Ken celebrated his 60th birthday and I think enjoyed rocking into the next decade on his precious Harley. Happy birthday, Ken!
Meanwhile, I went off to visit Samantha Jones and her team at West Hertfordshire Hospitals Trust.
There was no set agenda, just a genuine and exciting interest in each other’s work. If I tell you that Samantha knows her onions, that will set the scene. And she does.
We met in person for the first time when Sam was speaking about the Onion scheme at the Quality and Safety conference in Paris in April and I was presenting Whose Shoes? later in the day in the prestigious Amphiteatre Bleu of the Palais des Congres. I was impressed by the whole concept of Onion as it represents a regular, consistent, transparent system of improving Patient Safety and Patient Experience. It was definitely worth leaving home at 6.am on a Monday morning and braving the M1 and I really enjoyed seeing a vibrant session in action and the insights that it gave into a dedicated team tackling the realities of an over-stretched acute hospital.
Senior staff were very generous with their time and I spent most of the day there, exploring in particular dementia-related care and visiting the oasis of calm that was the new Dementia Suite, named after and officially opened by our very own #hellomynameis Dr Kate Granger.
On a sunny day, it was a pleasure to hold a mini Whose Shoes? session in the sunny garden!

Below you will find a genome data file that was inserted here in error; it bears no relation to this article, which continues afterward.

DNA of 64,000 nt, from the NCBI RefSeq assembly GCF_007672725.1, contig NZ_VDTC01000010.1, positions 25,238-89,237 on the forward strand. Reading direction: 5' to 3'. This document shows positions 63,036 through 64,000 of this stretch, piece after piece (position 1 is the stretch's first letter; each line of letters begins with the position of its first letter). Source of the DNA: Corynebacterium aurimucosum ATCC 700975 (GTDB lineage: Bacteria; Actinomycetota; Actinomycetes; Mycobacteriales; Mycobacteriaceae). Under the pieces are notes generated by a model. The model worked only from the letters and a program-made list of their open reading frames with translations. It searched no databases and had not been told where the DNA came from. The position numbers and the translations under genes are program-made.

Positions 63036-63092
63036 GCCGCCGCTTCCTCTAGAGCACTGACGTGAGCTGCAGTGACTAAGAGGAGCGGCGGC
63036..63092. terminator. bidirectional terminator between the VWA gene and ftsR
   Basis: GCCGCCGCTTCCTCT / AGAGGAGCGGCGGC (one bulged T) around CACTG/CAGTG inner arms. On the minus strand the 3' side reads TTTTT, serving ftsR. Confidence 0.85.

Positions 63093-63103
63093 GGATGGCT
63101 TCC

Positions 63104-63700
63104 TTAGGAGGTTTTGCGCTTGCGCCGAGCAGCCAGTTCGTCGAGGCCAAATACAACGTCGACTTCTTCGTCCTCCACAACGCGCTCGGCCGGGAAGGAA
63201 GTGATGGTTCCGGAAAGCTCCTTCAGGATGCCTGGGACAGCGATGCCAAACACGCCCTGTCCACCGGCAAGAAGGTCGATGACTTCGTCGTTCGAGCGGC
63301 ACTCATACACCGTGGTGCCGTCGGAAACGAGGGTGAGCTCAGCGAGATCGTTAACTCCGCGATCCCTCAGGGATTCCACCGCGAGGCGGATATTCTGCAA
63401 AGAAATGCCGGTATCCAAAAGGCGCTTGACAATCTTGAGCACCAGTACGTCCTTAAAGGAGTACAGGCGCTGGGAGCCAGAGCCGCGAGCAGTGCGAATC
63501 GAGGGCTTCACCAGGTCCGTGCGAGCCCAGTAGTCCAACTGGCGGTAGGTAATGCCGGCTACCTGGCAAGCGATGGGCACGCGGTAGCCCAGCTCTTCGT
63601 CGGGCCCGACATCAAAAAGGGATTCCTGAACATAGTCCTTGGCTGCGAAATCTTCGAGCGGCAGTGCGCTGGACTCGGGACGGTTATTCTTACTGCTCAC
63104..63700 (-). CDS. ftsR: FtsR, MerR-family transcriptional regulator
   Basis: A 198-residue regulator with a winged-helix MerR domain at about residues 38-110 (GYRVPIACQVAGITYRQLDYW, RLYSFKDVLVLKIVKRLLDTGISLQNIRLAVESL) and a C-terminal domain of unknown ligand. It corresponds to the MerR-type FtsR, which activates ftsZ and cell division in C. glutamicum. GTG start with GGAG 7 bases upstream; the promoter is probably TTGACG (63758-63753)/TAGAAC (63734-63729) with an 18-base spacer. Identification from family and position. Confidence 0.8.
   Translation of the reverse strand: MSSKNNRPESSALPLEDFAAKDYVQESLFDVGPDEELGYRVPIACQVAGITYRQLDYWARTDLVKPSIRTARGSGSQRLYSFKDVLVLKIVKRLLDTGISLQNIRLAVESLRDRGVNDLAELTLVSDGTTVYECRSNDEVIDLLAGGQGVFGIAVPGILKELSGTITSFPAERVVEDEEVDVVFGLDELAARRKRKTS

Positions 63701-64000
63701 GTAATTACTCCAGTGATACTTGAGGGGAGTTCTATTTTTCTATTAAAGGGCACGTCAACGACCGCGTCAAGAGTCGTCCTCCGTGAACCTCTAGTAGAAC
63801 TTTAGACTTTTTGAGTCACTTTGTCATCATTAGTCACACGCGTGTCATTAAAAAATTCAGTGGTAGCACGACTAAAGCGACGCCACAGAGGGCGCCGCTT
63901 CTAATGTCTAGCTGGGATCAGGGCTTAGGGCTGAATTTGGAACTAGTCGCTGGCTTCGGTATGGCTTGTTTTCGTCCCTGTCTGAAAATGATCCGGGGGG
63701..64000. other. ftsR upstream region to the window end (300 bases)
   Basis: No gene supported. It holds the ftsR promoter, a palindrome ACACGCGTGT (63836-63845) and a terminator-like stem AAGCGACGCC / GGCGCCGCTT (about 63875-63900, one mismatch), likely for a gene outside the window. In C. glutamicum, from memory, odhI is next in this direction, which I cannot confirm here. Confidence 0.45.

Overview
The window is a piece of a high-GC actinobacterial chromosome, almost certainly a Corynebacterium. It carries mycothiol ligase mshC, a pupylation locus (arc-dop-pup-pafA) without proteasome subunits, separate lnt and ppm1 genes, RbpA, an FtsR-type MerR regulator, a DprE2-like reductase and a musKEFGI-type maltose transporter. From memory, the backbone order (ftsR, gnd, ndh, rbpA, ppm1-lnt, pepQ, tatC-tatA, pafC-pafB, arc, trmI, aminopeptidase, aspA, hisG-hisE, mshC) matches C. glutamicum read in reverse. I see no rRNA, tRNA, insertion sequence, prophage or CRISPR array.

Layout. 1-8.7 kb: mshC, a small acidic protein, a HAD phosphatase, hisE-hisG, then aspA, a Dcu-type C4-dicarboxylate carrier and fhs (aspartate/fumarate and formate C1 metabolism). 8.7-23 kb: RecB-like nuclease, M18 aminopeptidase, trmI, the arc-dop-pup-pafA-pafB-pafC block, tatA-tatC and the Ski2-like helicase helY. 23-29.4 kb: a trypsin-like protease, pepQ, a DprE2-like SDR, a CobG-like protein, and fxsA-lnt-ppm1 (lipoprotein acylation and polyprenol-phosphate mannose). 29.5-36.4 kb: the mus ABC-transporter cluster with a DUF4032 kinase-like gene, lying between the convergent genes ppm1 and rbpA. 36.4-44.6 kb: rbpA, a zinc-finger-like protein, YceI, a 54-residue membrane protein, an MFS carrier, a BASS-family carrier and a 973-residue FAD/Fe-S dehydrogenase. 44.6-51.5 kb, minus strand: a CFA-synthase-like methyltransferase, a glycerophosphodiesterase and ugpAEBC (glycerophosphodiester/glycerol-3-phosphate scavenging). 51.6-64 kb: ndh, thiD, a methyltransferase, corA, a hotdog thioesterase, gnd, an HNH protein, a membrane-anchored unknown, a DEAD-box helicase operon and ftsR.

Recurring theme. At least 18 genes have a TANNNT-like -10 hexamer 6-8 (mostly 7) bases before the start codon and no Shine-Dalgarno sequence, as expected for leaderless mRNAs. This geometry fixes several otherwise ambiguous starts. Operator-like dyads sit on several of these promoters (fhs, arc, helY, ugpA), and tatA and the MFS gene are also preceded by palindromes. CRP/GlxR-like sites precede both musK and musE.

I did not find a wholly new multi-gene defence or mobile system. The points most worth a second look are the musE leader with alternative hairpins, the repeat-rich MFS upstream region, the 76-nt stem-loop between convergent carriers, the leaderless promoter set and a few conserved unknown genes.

I have no idea what this visit will lead to but I have good vibes as sometimes you just find a bit of energy and synergy that is a bit special 🙂
I was only sorry that I didn’t go a few days later as the official opening of the garden looked great fun! And they had cakes!
But I couldn’t have gone then because I was too busy plotting and planning with Ken.
Last Thursday and Friday we had two big events that, if we had stopped to think about it, were way outside our comfort zones. But we didn’t; so they weren’t 😉
On Thursday we presented an (almost) Pecha Kucha at the ‘Innovations in Dementia’ conference at the Barbican in London.
We were thrilled to be part of a panel of ‘small’ dynamic innovators, herded together by the inimitable Sarah Reed who presented her wonderful REAL communications work throughout the day.
This event really deserves a blog on its own but I will just pull in a few tweets to give you a flavour.
As for our session, suffice to say that potatoes, Scrabble, motor bikes and Ken’s sartorial elegance all featured.
On a very hot day, Ken’s choice of shorts proved to be a winner and he promised some challenging behaviour if anyone tried to make him wear a suit. Yes, you can probably see why I love working with this guy.
And all of this was feeding beautifully into the main event which was the wonderful 12 hour WebEx on Friday 4 July celebrating the impact of NHS Change Day.
Ken and I were hugely honoured to be invited to speak live for 45 minutes about our campaign and what we are doing to fulfil it.
We were not short of material. I think a little film is going to be made of this so I hope they capture some good bits, but it felt buzzy and fun. We were initially invited to have a separate slot each but I am glad we stuck our necks out and asked to do the whole thing as an informal conversation. We had never done this before but it felt right as everything we do is about informal conversations. I know Helen Bevan and the NHS Improving Quality / Horizons Team love #boatrockers so I hope they liked the result.
And of course, we turned up on the Harley… which in itself may well lead to a new opportunity it seems… 😉
As you can see we have some fun. I leave you with this lovely message that Ken sent me over the weekend. It made me smile. I hope you enjoy it too.